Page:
CLARKSBURG — EQT Production has been given a January deadline to file a motion for an amended complaint in its case against West Virginia Department of Environmental Protection Secretary Auston Caperton.
EQT has until Jan. 11 to file a motion for an amended complaint, according to court documents obtained by The West Virginia Record.
District Judge Thomas S. Kleeh filed the order setting the deadline for the amended complaint on Dec.10. On that day, he held a scheduling conference in the matter and heard arguments on the defendant's motion to dismiss.
"As was agreed to during the hearing, the court hereby orders that the plaintiff file its motion to amend complaint, if any, no later than Friday, January 11, 2019," the order states.
The case was originally filed in April challenging the more than 30-year-old law that gives gas owners a larger share of profits.
EQT claims the West Virginia flat-rate statute "fundamentally alters and impairs" the terms of private flat-rate oil and gas leases that were executed before its enactment.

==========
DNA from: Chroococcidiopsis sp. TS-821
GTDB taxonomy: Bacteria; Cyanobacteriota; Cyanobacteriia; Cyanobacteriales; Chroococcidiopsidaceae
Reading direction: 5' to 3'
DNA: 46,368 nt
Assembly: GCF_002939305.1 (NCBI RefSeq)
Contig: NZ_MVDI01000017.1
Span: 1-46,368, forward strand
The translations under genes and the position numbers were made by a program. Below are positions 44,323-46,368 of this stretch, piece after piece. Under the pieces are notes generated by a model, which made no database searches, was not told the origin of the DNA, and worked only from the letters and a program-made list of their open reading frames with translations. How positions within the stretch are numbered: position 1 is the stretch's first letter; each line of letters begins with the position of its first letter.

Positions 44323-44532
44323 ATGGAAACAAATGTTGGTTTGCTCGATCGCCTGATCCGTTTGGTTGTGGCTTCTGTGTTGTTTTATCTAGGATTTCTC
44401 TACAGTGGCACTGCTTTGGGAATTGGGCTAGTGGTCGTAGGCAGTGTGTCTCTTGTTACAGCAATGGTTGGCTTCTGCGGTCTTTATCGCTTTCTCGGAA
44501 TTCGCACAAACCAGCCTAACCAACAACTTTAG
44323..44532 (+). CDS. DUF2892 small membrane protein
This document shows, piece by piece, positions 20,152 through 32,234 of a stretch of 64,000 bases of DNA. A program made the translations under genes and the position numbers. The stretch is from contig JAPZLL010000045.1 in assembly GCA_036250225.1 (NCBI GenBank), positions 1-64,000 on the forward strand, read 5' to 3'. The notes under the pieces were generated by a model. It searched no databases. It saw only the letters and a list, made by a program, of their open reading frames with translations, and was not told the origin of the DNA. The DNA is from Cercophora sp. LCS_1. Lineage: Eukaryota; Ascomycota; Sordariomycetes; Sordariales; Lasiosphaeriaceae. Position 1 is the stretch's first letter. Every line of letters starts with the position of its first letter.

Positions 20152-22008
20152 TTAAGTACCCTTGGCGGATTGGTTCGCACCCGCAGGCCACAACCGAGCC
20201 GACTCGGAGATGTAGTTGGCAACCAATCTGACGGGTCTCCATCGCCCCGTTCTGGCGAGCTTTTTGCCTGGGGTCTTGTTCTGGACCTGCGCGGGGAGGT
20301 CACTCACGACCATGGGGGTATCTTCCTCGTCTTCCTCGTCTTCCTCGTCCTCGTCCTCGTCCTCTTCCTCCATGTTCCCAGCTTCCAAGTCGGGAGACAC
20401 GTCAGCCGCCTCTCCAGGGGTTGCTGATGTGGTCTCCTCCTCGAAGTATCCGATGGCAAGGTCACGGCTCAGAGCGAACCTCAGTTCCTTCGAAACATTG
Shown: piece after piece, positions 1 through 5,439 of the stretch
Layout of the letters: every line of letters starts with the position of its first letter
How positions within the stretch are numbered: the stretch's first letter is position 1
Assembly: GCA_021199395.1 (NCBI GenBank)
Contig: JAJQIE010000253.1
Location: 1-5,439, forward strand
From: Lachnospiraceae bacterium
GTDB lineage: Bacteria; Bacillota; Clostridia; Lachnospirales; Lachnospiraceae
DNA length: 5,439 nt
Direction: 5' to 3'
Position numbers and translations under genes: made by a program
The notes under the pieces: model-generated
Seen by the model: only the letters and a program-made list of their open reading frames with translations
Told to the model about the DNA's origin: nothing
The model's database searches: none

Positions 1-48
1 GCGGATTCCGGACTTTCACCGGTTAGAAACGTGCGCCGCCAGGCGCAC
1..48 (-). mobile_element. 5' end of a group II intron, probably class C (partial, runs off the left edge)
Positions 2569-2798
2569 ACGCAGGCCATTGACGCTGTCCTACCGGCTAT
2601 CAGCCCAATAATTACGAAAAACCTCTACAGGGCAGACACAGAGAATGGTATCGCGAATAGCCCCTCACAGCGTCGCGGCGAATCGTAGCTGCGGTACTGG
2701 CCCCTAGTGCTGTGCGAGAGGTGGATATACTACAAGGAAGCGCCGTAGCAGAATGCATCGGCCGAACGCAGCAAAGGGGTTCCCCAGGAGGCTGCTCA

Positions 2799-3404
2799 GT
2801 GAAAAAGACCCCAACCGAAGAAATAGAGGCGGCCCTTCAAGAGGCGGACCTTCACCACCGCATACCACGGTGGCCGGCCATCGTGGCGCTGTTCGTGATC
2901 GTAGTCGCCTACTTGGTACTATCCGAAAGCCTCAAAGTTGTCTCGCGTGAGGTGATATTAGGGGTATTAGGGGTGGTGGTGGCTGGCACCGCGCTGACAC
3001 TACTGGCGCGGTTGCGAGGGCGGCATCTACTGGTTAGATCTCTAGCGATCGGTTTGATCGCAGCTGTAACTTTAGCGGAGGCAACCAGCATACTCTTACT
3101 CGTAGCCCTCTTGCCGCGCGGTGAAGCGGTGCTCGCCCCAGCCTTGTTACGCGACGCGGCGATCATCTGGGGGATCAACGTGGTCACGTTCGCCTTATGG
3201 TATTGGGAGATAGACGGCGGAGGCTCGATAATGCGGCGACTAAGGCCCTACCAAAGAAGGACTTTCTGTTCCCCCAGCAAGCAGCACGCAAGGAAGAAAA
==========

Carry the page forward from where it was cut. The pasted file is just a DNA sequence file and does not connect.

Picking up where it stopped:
"EQT currently leases from West Virginia mineral owners the right to drill on identified parcels of land for oil and natural gas," the complaint states. "Some of those leases—approximately 1,700—are 'flat-rate' leases that were executed long before West Virginia enacted the Flat-Rate Statute."
EQT believes that under the terms of the 1,700-some leases, EQT is entitled to extract natural gas in exchange for a flat, annual royalty for each producing well that EQT operates on the leasehold premises.
EQT claims the flat-rate statute actually infringes on its vested drilling rights under the flat-rate leases.
"Unless EQT accedes to the compensation scheme devised by the Legislature for payment to lessors—which supplants EQT’s privately negotiated flat-rate payments with a volume-based payment formula—the Flat-Rate Statute bars EQT from receiving permits to drill or rework any well on such a lease," the complaint states.
EQT claims the flat-rate statute’s volume-based payment formula is calculated at a rate and by a method that has no connection to any identified public purpose.
EQT wants Kleeh to overthrow the statute. It is represented by Kannon K. Shanmugam, Katherine M. Turner, Eden Schiffmann and Mattew J. Greer of Williams & Connolly; and Timothy M. Miller and Katrina N. Bowers of Babst Calland Clements & Zomnir.
When asked for a comment, EQT Media Relations and Brand Manager Linda Robertson said the company could not provide comment or additional details due to pending litigation.
U.S. District Court for the Northern District of West Virginia Case number: 1:18-cv-00072